Another way to make an extra buck or two on a product is to tell the consumer public that there are dwindling supplies left and then raise the price. This happens frequently, notably with recurrent news of a shortage in oil reserves. Companies can create increased demand by scaring the public into buying in excess before the precious oil runs out. Illusion to the public that air is in limited supply and it will soon be worth as much as gold.
It has become entirely unsurprising in the modern world to hear that a big oil company has spilt thousands of tonnes of oil into an ocean somewhere in the world. Oil spills have become so frequent that they’ve started overlapping. In 2011, Shell spilt 40,000 barrels (according to Shell, the real number is likely to be far higher) of crude oil 75 miles off the Niger Delta coast. This slip happened before Shell had finished cleaning up their previous accident, and the next is likely to come before they have finished cleaning up this one.
Essentially, it would seem, carbon offsetting is nothing more than offsetting your carbon to another place, whilst giving the impression you are reducing your emissions and, of course, making money. Companies simply buy carbon credits instead of reducing their own emissions. Carbon offsetting does not equal reduced carbon emissions, let alone the ‘zero carbon’ or ‘carbon neutral’ claimed by many companies.
Council housing is rife with corruption and privatisation. Residents in council housing often don’t have their basic needs met by the landlords, being left to reside in damp, mouldy, squalid conditions. There is a public perception that those with nothing should just be grateful for what they have, and don’t have the right to complain about the conditions they are living in.
The human impact on the environment has been made especially apparent over the last couple of years. We have seen some of the most severe and unpredictable weather conditions recorded, from droughts one month, to floods the next. Without intervention, this extreme weather is set to worsen, causing even more damage, destruction, and even death.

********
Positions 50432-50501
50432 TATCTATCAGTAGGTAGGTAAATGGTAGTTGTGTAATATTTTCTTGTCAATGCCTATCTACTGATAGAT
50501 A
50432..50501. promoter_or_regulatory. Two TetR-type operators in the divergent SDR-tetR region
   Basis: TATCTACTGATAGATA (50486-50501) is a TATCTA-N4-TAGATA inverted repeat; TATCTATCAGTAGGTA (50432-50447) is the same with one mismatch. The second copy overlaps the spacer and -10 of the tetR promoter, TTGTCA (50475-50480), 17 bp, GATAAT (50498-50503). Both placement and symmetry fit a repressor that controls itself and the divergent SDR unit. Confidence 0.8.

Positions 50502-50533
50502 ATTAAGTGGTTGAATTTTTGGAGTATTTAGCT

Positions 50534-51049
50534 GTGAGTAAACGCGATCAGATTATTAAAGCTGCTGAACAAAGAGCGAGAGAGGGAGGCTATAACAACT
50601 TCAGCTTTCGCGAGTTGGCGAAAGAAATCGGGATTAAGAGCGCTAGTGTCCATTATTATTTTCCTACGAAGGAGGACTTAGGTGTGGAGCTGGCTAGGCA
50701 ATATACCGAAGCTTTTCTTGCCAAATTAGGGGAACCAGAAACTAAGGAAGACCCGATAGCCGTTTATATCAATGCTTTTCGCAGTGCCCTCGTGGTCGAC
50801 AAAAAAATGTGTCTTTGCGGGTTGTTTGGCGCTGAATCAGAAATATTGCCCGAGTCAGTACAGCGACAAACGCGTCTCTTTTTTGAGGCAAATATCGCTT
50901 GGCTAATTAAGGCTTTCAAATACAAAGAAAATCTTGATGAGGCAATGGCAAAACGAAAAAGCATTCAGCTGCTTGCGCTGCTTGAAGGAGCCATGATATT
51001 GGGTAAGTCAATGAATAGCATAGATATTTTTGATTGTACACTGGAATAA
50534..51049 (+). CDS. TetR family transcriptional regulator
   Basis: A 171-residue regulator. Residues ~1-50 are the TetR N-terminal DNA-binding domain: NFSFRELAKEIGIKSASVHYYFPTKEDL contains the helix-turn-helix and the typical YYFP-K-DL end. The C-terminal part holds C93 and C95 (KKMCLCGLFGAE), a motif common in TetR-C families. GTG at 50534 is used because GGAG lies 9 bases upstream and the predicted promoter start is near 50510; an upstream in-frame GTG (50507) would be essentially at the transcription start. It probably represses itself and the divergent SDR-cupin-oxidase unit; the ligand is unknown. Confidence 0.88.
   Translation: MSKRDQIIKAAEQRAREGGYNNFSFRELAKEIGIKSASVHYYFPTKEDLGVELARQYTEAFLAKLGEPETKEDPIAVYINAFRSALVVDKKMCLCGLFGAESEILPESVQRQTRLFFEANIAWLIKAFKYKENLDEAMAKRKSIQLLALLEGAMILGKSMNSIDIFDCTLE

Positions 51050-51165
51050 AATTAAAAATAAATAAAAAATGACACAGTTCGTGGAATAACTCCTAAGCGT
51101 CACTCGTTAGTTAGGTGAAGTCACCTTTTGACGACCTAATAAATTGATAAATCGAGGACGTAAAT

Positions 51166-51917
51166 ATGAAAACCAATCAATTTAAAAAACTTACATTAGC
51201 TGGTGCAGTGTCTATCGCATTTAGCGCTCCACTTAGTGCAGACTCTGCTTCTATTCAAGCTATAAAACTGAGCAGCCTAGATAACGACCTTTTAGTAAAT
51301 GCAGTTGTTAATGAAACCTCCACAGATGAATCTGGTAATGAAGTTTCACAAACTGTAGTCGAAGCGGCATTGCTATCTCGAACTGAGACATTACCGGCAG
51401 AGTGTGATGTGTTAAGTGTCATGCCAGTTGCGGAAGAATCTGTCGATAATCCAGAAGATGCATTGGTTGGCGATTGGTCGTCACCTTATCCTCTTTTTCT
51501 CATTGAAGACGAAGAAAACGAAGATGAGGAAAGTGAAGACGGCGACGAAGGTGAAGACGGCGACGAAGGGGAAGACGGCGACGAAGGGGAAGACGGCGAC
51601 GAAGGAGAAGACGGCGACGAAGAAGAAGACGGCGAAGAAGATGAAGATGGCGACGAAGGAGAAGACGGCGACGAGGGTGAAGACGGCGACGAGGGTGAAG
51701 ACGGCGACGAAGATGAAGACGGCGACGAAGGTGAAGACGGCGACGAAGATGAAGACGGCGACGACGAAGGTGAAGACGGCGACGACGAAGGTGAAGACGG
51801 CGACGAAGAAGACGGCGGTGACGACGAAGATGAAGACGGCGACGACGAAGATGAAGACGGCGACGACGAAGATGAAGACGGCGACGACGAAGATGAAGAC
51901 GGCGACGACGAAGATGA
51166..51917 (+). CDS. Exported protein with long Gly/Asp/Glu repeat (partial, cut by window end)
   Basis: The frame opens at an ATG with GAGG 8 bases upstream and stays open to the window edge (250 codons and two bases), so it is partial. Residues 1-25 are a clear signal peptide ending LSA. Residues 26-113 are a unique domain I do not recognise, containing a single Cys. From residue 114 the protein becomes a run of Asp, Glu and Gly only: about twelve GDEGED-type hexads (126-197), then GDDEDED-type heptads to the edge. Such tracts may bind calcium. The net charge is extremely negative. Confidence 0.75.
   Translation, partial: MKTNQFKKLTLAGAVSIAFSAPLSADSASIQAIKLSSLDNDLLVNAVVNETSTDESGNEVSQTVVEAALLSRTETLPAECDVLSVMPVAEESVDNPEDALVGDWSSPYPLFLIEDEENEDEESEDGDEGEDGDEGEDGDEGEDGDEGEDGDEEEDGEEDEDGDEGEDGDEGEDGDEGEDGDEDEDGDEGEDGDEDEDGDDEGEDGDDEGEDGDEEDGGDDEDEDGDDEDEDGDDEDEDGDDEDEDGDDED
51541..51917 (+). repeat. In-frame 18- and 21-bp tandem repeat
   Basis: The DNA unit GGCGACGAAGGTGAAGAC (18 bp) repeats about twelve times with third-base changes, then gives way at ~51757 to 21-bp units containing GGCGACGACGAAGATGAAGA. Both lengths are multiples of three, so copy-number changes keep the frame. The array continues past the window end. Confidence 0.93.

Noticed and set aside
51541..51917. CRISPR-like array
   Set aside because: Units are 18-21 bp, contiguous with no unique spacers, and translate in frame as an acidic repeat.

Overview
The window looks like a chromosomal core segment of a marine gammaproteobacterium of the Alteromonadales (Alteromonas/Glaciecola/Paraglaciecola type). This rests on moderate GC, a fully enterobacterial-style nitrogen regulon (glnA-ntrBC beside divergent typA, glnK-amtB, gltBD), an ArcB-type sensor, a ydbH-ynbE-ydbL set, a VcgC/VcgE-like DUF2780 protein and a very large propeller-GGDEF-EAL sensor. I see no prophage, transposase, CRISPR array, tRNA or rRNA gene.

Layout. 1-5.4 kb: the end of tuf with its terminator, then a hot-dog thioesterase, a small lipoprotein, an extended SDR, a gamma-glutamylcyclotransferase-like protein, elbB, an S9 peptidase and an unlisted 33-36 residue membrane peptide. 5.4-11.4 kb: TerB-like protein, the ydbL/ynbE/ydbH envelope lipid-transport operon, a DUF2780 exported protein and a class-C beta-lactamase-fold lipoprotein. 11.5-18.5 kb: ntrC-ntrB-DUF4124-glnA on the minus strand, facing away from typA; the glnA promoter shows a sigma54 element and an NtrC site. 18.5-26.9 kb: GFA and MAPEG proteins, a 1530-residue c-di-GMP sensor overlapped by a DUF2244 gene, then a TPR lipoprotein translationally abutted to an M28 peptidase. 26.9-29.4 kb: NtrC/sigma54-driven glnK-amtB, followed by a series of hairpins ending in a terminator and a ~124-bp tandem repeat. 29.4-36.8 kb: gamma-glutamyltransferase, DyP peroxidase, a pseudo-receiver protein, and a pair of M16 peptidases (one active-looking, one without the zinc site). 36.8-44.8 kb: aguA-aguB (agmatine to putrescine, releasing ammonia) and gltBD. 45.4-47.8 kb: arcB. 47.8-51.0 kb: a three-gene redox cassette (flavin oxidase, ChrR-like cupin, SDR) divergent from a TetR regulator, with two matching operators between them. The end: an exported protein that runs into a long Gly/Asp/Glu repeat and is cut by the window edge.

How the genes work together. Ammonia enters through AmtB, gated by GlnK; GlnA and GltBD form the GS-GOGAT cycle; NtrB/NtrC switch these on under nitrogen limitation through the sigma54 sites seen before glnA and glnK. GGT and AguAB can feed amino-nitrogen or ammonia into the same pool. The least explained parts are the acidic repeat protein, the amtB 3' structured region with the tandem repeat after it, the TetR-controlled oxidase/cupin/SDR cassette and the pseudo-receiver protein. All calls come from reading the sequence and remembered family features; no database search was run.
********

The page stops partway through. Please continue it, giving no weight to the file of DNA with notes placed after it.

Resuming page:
Alcohol and tobacco are widely regarded by scientists as the most dangerous of the drugs. Alcohol causes around 2.5 million deaths a year. It goes hand in hand with violent crime, road traffic accidents, theft, fights, abuse, addiction. It’s a wonder this lethal substance is legal, and socially acceptable to consume, whilst less damaging substances are outlawed.
There are a few professions where it really helps to be a psychopath, and banking is top of the list. According to a documentary on Channel 4 for psychopath night, bankers tend to rank very highly on the psychopathy scale. This isn’t to say that all bankers are homicidal maniacs, however. What it does mean, is that the traits of a psychopath; notably ruthlessness, lack of emotional connection, and a desire to get to the top no matter what, or who, stands in the way; lend themselves perfectly to the world of banking.
During the Gulf War, 20 million gallons of herbicide were sprayed onto forests in Kuwait by the US invading forces. This was an organised strategy with the aim of depriving the Viet Cong of cover. It resulted in 4.5 million acres of land being destroyed, which wiped out many native species. Much of the land has still not recovered today.
BA HONS Graphic Design Year 2
Photographed at an abandoned factory
Photographed at Tilbury Fort
Photographed at Coalhouse Fort
Photographed at Coalhouse Fort
Photographed at Dagneham graveyard
Photographed at Tilbury Docks
BA HONS Graphic Design Year 1
Drawn in 1 minute, then digitally edited